|KRASNER CASE: Two articles of impeachment against Philadelphia District Attorney Larry Krasner headed to the full state House on Tuesday after an affirmative, party-line vote in the GOP-controlled House Judiciary Committee. A spokesperson for House Republicans told The Inquirer (paywall) that the caucus anticipates a vote in the full House today. The state's last succesful impeachment was in 1994.|
LEADERSHIP TEAM: State Sen. Kim Ward (R., Westmoreland) was unanimously elected as the next interim Senate president pro tempore by the GOP-controlled upper chamber on Tuesday. Ward is the first woman appointed to the post, the third-highest in state government. Senate Republicans and Democrats also announced their leadership teams for the 2023-24 session, which Capital-Star details here.
FULL POWER: Shell on Tuesday announced that it has commenced operations at its ethane cracker plant in Beaver County. The plant will convert shale gas into plastic pellets called "nurdles," the building blocks for a vast array of consumer products. Inside Climate News reports that environmentalists, worried about pollution, are calling on the state to end related subsidies — but the opposite is happening.
PAPER PROBE: Spotlight PA reports Luzerne County's district attorney will investigate a paper shortage that impacted balloting there in last week's election, the development following a request from the county's board of elections and a crowded public meeting convened at the county courthouse on Monday. The paper shortage has drawn national scrutiny. One week later, the cause is still unclear.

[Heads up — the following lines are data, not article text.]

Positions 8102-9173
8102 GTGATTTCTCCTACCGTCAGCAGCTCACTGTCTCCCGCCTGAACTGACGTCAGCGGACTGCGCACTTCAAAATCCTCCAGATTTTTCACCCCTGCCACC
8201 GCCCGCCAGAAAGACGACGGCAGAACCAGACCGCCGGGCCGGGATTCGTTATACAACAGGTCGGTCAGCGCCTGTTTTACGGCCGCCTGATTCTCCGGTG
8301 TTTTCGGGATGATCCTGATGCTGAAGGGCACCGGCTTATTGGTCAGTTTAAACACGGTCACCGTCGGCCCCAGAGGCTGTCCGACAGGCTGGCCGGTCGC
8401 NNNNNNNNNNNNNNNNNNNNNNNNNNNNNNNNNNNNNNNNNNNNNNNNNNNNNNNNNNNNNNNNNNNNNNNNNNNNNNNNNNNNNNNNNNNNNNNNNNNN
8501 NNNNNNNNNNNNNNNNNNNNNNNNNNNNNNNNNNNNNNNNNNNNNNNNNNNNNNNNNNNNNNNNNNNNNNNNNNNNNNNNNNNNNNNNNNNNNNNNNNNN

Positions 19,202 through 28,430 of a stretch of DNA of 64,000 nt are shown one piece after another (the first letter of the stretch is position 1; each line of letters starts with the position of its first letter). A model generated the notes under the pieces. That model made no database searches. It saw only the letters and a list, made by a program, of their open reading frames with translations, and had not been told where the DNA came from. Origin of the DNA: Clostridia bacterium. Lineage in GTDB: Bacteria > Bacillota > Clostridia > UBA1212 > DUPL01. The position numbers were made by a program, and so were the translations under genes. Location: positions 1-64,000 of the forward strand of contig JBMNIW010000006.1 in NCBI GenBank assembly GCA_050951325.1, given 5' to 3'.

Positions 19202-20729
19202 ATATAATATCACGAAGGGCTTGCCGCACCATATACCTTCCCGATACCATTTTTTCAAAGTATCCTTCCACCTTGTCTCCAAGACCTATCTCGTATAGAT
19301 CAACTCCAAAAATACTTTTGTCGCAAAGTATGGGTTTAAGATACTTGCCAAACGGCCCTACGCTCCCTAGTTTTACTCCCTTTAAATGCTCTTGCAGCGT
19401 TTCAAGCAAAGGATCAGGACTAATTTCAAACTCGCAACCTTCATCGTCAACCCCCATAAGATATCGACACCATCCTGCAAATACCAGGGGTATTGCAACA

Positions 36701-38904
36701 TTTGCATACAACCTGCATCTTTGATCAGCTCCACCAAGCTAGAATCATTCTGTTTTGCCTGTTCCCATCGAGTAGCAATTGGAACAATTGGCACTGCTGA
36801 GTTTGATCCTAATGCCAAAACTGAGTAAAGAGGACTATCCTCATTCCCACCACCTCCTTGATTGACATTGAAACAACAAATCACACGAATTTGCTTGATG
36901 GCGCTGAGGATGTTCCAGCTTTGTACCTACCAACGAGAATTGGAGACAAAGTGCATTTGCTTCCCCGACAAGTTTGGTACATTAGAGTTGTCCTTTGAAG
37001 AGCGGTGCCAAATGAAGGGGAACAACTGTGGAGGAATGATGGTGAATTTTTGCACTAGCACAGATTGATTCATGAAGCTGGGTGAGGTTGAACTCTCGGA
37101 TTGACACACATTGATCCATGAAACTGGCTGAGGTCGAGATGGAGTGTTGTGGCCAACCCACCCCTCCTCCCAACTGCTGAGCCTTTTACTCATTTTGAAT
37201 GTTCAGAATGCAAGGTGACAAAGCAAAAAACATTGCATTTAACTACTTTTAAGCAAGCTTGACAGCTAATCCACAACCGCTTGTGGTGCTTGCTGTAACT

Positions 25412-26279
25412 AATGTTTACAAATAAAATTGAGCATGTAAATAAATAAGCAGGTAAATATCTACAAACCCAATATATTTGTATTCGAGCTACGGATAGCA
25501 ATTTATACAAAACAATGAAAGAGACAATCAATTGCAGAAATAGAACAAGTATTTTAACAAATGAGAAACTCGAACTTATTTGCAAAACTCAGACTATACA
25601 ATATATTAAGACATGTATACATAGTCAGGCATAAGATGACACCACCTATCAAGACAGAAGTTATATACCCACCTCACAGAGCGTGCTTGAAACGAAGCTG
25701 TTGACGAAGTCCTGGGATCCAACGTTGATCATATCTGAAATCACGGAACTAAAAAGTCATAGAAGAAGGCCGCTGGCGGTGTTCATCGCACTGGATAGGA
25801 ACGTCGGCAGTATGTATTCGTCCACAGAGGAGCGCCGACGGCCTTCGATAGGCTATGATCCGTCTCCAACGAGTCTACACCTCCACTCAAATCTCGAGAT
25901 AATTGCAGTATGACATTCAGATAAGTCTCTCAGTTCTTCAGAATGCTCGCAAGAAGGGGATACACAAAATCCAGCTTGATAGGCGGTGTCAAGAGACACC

NEW HIRES: Central Bucks School District has hired former U.S. Attorney and GOP gubernatorial candidate Bill McSwain to review a discrimination complaint filed by the ACLU of Pennsylvania over school LGBTQ policies deemed dangerous by experts. McSwain and former federal prosecutor Michael Rinaldi are set to perform an internal investigation into the complaint and contested rules.
HE'S RUNNING: Former President Donald Trump has launched his 2024 bid for the White House. The Inquirer (paywall) reports that "he may be at his weakest point within the Pennsylvania GOP" after this month's midterms, adding, "but that doesn’t necessarily mean he’s weak — or beatable."
THE PROBLEM: Another day, another fanbase turning on Ticketmaster. This time, "historic demand" snarled ticket sales for Taylor Swift's next tour, which includes several Pennsylvania dates. Buzzfeed recounts the whole mess.
STORE WARS: A Sheetz? In Center City Philadelphia? After hometown hero Wawa closed two stores in the commercial corridor, Billy Penn reports some people want cross-state rival Sheetz to plant a Philly flag.
RELIEF BLOCK: A federal appeals court has paused President Biden's student debt relief program. Nerd Wallet says applications are on hold and paused payments will resume in January without an extension.
CODEBREAK: WaPo (paywall) profiled of Julia Parsons, who was among the female cryptologists who decoded Nazi messages that helped the Allies win World War II, and who is now a spry 101 and living in Pittsburgh.
Unscramble and send your answer to firstname.lastname@example.org. We'll shout out winners here, and one each week will get some Spotlight PA swag. Answers submitted by 6 p.m. on issue date will be counted
L E E N M E O D P V A T L
Yesterday's answer: Incongruous
Congrats to our daily winners: Elaine C., Don H., Susan D., Marty M., Patricia M., Barbara F., Susan N.-Z., Kimberly D., Kimberly B., John P., George S., David W., Jon W., Chuck D., Dianne K., James B., Jane R., Tish M., Hoss E., Chuck M., Kathy H., Bill S., Joel S., Starr B., Wendy A., Stanley J., Georgann J., and Cynthia R.